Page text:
A Slippery Slope

Monday 17 May 2010 - Filed under Legislation + SCOTUS

Not So Blind JusticeJustice Clarence Thomas via his scathing dissenting opinion of today’s United States v Comstock decision:

The Constitution does not vest in Congress the authority to protect society from every bad act that might befall it.1

Well said.

Too bad even those Justices who clearly see where this decision leads, a place where Congress has the power to define the next group of witches and make them Bitches for Life™, did not have the gumption to vote this fucking travesty of a decision down by upholding the lower court’s decision.  In his concurring statement, Justice Alito clearly sees that the majority opinion travels a dangerous path, writing,

I am concerned about the breadth of the Court’s language, see ante, at 2–4 (KENNEDY, J., concurring in judgment), and the ambiguity of the standard that the Court applies, see post, at 9 (THOMAS, J., dissenting), but I am persuaded, on narrow grounds, that it was “necessary and proper” for Congress to enact the statute at issue in this case, 18 U. S. C. §4248, in order to “carr[y] into Execution” powers specifically conferred on Congress by the Constitution, see Art. I, §8, cl. 18.

“Concerned about the breadth” indeed.  I guess not concerned enough to actually act upon said concern.  It’s one thing to say “It seems to me this decision could be used badly in the future and that worries me,” and yet completely another to say “There’s no fucking way I’m going to make a ruling which even remotely allows Congress the opportunity to make the kinds of bad determinations that I already acknowledge exist if we don’t kick this law to the goddamn curb.”

It seems that we can all agree that sexual predators are cockwads who deserve whatever punishment they are doled by the presiding judge in his criminal trial (and if you can’t, you’re a cockwad too).  But what this ruling provides Congress is the power to force anyone who has already served his sentence in to indefinite civil commitment, and that the standard for making such a determination is based on a fucking ridiculously low standard.  The answer for dealing with the particular issue in the case, handling sexual predators who have been determined very unlikely to have been rehabilitated in any meaningful sense, is to appreciably raise the prison sentences for fucktard sexual predators, not give Congresscreatures the power to relegate anyone they deem “dangerous” enough to an indefinite period of Federal dick suckitude, because, as Ilya Shapiro of the Cato Institute writes after having listened to the oral arguments for US v Comstock,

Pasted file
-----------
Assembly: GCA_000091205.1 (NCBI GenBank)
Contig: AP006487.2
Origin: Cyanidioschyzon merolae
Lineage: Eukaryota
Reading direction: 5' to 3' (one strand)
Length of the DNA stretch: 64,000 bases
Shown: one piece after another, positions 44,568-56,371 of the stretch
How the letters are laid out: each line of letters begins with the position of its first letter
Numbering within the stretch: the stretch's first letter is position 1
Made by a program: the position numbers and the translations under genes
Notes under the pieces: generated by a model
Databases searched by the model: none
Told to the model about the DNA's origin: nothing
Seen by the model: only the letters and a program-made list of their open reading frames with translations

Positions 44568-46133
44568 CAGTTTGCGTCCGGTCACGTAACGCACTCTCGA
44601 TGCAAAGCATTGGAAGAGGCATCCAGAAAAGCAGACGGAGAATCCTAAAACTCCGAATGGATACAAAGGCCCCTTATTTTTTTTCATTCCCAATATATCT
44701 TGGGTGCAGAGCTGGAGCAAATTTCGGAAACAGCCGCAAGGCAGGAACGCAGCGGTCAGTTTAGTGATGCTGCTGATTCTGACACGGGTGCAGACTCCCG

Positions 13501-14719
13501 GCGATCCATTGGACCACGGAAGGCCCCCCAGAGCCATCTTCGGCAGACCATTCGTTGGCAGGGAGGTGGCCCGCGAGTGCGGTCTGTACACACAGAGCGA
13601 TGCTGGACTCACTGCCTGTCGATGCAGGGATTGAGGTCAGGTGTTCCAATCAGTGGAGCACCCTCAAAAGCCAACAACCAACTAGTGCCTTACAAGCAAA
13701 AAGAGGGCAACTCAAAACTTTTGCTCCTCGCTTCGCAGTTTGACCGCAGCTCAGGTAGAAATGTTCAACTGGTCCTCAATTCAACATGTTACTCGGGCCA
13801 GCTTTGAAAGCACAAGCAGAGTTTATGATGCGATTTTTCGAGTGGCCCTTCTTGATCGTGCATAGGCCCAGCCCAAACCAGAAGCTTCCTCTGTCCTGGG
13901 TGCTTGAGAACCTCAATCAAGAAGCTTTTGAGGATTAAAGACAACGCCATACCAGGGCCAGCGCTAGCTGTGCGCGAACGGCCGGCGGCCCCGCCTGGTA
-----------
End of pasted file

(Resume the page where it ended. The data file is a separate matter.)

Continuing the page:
We don’t operate on the premise that the government has full plenary power to do whatever it thinks is best, for the “general welfare,” for “the children,” for “society,” or for any particular group, checked only by specific prohibitions.  Instead, our system of government — our constitutional rule of law — provides for islands of government involvement in a sea of liberty.  It is individual people who can do whatever they want that isn’t prohibited by law, not the government.

It’s a sad day when even the high court, the last bastion of defense the people have from bad government determination, rubber stamps shitty laws For the Children™.
1. See Thomas’ dissent, page 8.

2. A statement issued along with the decision by one or more justice used to clarify a point of contention or display general apprehension of using the ruling in a particular decision beyond the very narrow scope of the case in question.

2010-05-17  »  madlibertarianguy